But, not if we can do anything about it, and we can. First, now more than ever, independent musicians have access to the equipment and networking necessary to produce and distribute their art without the industry. Secondly, it is possible to make art unappropriateable. Karl Heinz believes that capitalism always appropriates only the surface of an art movement, not the content. I think this nexus of corrosive unacceptability, DIY empowerment, and content driven work might allow artist/revolutionaries to thrive outside of capitalism. If not today, then in the future, as these trends continue.
Unfortunately, these trends might not be continuing. Fast forward to St Louis. Mark Sarich, who has run the Lemp Arts center for 8 years, and has been an active member of the DIY punk community and experimental music academia for i don't know how long, has a much more pessimistic perspective. Over the course of my approximately 10 years of involvement with underground art, i've witnessed an expansion. I've got the impression that we're more empowered and radical today than we were when i got started. Mark, on the other hand sees us as steadily worse off.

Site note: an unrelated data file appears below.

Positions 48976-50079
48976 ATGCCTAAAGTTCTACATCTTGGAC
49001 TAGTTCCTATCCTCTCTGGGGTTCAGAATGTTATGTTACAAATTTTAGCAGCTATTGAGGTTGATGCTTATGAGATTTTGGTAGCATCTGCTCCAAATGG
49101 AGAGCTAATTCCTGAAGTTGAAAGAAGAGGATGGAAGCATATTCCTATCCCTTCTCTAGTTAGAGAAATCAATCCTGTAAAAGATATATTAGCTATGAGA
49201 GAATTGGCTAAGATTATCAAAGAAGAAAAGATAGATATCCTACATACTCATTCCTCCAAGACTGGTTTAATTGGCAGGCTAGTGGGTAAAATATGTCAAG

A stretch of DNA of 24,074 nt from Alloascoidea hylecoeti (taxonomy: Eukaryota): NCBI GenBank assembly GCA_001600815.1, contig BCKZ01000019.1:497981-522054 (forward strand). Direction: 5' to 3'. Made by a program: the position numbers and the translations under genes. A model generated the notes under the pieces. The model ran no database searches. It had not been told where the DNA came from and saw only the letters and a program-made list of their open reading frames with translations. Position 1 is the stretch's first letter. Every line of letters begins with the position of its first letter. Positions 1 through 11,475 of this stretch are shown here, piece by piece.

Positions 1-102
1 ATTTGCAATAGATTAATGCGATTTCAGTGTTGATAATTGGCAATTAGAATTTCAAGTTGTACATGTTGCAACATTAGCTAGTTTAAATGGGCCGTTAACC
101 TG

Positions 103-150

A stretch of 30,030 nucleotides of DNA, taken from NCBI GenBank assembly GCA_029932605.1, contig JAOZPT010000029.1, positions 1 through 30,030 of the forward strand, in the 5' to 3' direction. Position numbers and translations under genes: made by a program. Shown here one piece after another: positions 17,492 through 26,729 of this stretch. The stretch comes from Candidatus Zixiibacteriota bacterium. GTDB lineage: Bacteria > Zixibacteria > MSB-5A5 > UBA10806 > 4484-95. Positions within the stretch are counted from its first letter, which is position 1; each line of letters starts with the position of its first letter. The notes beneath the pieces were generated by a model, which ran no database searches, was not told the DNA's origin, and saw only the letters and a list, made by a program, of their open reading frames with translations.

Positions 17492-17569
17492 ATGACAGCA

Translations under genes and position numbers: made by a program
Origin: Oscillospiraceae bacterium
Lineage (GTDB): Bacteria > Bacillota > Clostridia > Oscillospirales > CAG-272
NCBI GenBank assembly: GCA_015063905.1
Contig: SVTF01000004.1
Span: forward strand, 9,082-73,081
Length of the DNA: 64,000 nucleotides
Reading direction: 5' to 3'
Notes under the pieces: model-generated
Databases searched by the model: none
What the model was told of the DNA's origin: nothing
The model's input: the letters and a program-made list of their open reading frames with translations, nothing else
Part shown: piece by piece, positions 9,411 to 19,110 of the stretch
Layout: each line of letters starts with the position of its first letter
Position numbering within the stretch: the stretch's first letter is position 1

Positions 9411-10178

Mark's pessimistic conclusions are supported by other older members of the theatre and arts communities i know. John Manno and John Schneider have both also described a steady decline in ambition, quality, and popularity of avant-garde or experimental art. They seem paralyzed and alienated from society, avoiding art that they automatically assume will either piss them off or dissappoint and depress them. Now, it could be that these different perspectives have more to do with our individual attitudes and lives than objective reality. I see potential and reason for optimism because i'm still young (though 30 is kinda old for naivete) and haven't yet been defeated. They despair because they're getting older, are having a harder time connecting with new talent, and are nostalgic about the past.